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Glendale City Council candidates address fate of Sears building, pension reform at forum

The Rossmoyne Homeowners Assn. hosted the latest City Council candidate forum Thursday where eight of the 10 hopefuls once again debated Glendale's issues less than a month from the April 4 election.

Many familiar citywide topics led the discussion such as whether the candidates would temporarily halt major development and how each would retain or amend the current interim-ordinance on Accessory Dwelling Units, known as Granny Flats.

Candidates Mike Van Gorder and Onnik Mehrabian were absent. Van Gorder said he was recovering from an illness.

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In what was roughly a two-hour event, candidates were given 90 seconds to respond to questions, with most directed toward all candidates and some individually addressed.

Asked if they would approve new development on the site of the current Sears building on Central Avenue — which is rumored to be set for demolition in the future — challenger Mike Mohill said he would like to see a regional park replace the structure, while incumbent Ara Najarian said he'd like to register the property as a historic site for later adaptive reuse.

Sears officials could not be reached Friday regarding possible closure of the Glendale store, and no word has been announced about its closure by the company.

Rick Dinger said he thinks the Sears building is part of the city and should be saved.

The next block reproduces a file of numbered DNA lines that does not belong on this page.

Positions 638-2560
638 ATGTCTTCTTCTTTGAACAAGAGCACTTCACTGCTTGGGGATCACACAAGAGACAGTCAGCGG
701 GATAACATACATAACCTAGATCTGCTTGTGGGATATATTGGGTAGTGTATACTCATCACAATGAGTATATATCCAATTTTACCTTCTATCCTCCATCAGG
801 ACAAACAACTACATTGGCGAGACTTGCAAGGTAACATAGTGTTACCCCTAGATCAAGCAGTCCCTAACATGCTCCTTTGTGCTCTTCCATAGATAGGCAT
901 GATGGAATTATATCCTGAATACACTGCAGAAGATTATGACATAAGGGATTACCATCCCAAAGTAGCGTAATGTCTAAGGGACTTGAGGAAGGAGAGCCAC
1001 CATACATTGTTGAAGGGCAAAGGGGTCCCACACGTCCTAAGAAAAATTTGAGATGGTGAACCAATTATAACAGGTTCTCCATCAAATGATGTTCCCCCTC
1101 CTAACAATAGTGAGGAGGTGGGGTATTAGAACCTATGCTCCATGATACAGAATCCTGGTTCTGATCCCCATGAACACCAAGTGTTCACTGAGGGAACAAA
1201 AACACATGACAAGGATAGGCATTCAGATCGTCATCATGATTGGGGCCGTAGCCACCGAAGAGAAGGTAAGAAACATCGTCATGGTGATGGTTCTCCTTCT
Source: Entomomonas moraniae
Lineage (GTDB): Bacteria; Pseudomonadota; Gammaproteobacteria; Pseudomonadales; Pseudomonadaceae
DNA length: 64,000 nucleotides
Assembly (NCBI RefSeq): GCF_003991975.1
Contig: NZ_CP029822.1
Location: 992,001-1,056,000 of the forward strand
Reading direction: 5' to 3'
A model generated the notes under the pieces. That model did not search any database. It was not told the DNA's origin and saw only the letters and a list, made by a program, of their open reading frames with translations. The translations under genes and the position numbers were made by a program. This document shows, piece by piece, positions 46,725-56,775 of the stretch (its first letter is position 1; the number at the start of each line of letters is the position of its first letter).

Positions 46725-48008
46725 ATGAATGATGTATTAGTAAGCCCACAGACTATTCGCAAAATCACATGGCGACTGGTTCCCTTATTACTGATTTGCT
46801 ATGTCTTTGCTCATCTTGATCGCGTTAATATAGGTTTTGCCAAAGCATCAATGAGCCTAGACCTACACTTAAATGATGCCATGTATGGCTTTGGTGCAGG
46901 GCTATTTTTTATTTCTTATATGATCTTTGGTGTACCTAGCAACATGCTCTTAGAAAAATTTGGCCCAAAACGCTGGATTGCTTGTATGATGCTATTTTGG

"It would be a tragedy to tear that one down," he said.

Regarding pension reform for city employees, all of the candidates conceded not to renege promised benefits for past and current workers. They all said they would instead address the rise of current California Public Employees Retirement System rates through new hires.

"It's not right to take a pension away from somebody who has made ... a commitment to service. On the other hand, what you have to look at is with new hires — that's an entirely different ballgame," said challenger Mark MacCarley.

Each candidate answered whether they would consider selling some of the city's major assets, including the former Rockhaven sanitarium site and Glendale Water & Power's Grayson Power Plant. All eight candidates opposed selling either of them, citing current plans to convert Rockhaven into a boutique commercial center and park and the independence provided to the city by owning the power plant.

Reactions to the potential sale of the Glendale Civic Auditorium, however, were mixed, with incumbent Zareh Sinanyan saying it would be ideal to renovate the site, but he added that the city might have trouble finding enough resources.

"Civic has been bleeding money for the last probably two decades. Ten years ago, when I was [Parks, Recreation and Community Services] commissioner, we were losing about $400,000 [annually] on the [auditorium]," Sinanyan said. "We were able to take that down to the bone, and we're still [taking a loss] every year."

The next candidate forum will be a "meet-and-greet" format sponsored by the Montrose-Verdugo City Chamber of Commerce set for 7 p.m. on Tuesday at the Sparr Heights Community Center, 1613 Glencoe Way, Glendale.

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Jeff Landa, jeff.landa@latimes.com

Twitter: @JeffLanda

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